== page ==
Saturday, September 24, 2011

Finished Bathrooms offer a grand spa feel

Bathrooms should be utilitarian, not cramped closets.  I/we enjoy bathing, showering together, having adequate space to dress, and preen.  One other design feature of the master bath and dressing area, is that guests can enter it, are free to use the space, but never have to walk through very private bedroom space.  Master bedrooms should be totally private, not thoroughfares for bathroom or closet traffic.
Master bath his/her vanities separated by linen and clothing storage. 

Close up of "her" vanity with tub back splash tile and art work above tub reflected in the mirror.

13 ft. long his/her closet with built in closet organizers.  Above closet is storage for seldom used/seasonal items.  Walk-in closets are more often than not, wasted space and too dark to be practical.

Kholer bathtubs are expensive.  This HW brand stock tank from the local feed store, cost just over $100. and is super comfortable for 2+.  The metal is never cold due to floor radiant tubing underneath the floor.  To the far left is the entry to the walk-in double shower.

A door leads to the outdoor shower off the east porch.   Someone bathing there can enter right into the dressing area.

The guest bathroom oval stock tank tub 6 ft. x 2 ft.  The stock tanks are nice and deep.  Also, this bathroom has very interesting wall angles, 3 corners are shown in the left of this photo.

Another view of the guest bath.  An open bathroom door lends to breeze pathways throughout the house.

The owners tiled in the Star of David in the master shower.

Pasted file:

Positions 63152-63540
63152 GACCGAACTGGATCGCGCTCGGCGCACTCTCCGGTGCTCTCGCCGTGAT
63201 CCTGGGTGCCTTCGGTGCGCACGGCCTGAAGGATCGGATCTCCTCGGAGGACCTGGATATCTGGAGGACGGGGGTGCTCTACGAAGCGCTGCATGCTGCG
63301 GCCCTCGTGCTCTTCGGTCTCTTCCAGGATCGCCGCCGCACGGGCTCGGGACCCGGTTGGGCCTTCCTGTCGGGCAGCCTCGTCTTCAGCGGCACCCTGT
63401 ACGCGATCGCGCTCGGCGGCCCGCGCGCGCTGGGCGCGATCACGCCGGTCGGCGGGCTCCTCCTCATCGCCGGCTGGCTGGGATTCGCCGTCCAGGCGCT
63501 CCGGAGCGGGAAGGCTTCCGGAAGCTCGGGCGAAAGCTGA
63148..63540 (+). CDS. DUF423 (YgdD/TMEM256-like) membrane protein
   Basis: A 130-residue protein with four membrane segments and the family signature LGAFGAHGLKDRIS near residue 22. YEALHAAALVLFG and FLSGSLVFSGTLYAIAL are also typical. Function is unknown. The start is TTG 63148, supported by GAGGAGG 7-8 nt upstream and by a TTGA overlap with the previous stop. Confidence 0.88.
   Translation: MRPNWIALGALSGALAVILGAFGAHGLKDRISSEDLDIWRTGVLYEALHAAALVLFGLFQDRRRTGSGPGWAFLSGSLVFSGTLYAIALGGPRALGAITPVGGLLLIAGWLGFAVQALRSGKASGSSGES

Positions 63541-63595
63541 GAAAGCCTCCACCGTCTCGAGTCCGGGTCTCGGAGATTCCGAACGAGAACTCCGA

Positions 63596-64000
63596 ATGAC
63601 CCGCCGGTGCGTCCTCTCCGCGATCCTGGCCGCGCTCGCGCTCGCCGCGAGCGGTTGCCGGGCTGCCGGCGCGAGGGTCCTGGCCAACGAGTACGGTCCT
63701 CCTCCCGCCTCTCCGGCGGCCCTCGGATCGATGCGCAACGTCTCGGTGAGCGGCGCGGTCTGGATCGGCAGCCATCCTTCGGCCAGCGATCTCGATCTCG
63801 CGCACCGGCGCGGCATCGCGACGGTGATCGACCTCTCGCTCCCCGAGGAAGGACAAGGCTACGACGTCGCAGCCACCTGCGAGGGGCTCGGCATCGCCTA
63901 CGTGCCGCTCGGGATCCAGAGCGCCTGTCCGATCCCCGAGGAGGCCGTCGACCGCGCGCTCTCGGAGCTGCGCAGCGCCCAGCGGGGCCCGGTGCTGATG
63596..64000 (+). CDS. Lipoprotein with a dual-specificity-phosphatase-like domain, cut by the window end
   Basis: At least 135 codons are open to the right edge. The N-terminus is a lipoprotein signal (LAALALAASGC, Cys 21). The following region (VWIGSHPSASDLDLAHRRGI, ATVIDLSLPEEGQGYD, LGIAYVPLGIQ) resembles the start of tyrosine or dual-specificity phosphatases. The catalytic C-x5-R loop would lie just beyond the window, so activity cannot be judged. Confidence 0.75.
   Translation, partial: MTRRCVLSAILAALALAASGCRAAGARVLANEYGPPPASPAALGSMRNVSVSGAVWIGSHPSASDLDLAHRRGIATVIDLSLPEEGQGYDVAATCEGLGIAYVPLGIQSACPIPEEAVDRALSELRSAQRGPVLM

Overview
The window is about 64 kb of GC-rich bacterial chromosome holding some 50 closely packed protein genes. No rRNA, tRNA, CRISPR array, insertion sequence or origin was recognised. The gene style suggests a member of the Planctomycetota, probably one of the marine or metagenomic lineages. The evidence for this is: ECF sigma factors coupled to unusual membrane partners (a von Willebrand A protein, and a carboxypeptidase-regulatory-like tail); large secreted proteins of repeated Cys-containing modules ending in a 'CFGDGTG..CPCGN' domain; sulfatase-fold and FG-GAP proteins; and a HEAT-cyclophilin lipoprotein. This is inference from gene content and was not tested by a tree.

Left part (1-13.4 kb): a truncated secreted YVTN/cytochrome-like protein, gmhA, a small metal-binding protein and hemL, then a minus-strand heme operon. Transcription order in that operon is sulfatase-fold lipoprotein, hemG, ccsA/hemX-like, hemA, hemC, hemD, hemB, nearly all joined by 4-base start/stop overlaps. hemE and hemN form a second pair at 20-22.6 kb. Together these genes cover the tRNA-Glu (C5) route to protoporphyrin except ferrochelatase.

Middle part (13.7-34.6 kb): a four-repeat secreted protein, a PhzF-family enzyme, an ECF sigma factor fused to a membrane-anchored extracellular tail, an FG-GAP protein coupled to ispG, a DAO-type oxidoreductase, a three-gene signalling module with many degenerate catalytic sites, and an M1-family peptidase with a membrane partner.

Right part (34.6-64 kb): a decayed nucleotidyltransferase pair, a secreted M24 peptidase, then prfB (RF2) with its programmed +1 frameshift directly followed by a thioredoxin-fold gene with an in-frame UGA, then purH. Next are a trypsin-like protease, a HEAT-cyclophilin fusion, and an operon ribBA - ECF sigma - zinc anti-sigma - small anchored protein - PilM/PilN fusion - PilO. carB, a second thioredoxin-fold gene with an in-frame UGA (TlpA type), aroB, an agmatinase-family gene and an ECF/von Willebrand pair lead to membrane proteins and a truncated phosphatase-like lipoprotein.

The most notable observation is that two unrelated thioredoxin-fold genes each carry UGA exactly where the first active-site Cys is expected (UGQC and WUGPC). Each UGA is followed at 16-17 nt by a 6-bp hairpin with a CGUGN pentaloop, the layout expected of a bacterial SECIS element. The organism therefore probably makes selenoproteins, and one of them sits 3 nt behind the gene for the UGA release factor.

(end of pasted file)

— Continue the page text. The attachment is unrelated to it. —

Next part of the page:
Another view of the master shower: not shown to far right is another shower head and grab bar.

Guest bathroom shower.  Talavera tile walls, like the other shower, and slate floor.

The outdoor shower off the master suite.  There's one on the guest side of the home as well.  Pipes are disconnected and drained in October and reconnected in May to avoid freezing and broken fittings.
Read more about home design, below, in The Owner-Builder Handbook, or feel free to e-mail me to purchase a copy that has complete home photos, and more design tips.

Finished and unfinished kitchen: Energy efficient recessed cans - 3 zones, right, rear, and left; island pendant light; small halogen bulbs in Viking range hood - very functional kitchen layout into zones as described in "The Owner-Builder's Handbook"

Pull/roll out shelving in island and all base cabinets.  Kitchen design maximizes views out two directions so there are only hanging cabinets on one wall/fridge area.


Counter top height is custom 38"high and 34" deep + window sill depth of 18" for plenty of work space.  Notice counter top and sill heights are the same to maximize the open feel and views.

In progress before appliances and before epoxy sealant on concrete;  Bees' wax sealants may also be used, but are porous so bacteria can build.  Epoxy prevents coffee, red wine, and other stains and is a sanitary surface.

After 2 coats of lime plaster on kitchen walls, American Clay wall finish was applied in 2 coats. 

Mexican Talevera tile for island in a custom pattern planned on graph paper to scale.

German brand Blanco sink and faucet -well made and functional; sink is 12" deep, + 2" counter top depth so big pots fit under spigot with no problem.

A view to the backyard/garden from kitchen sink area.  The chef always has a nice view.

Garbage and compost bins below vegetable chopping area.  The chef doesn't let her knives touch the concrete - maple cutting boards are used for chopping.

Bottle drawer pull out to immediate left of range top for practical use.

Spice drawer insert/pullout to immediate right of range top and below baking preparation area.

Forms in place for concrete counter tops - no appliances in yet - a rough kitchen.

Pencil rebar for concrete counter tops - Rob Pogoda (husband) doing the installation.We hired ZERO help to build our entire home.

Rob hand troweling the wet concrete.  We used a mix, but added our own colorant: left over American Clay wall color added to concrete mix to make an off-white, natural stone appearance - 2-3 tablespoons per mix.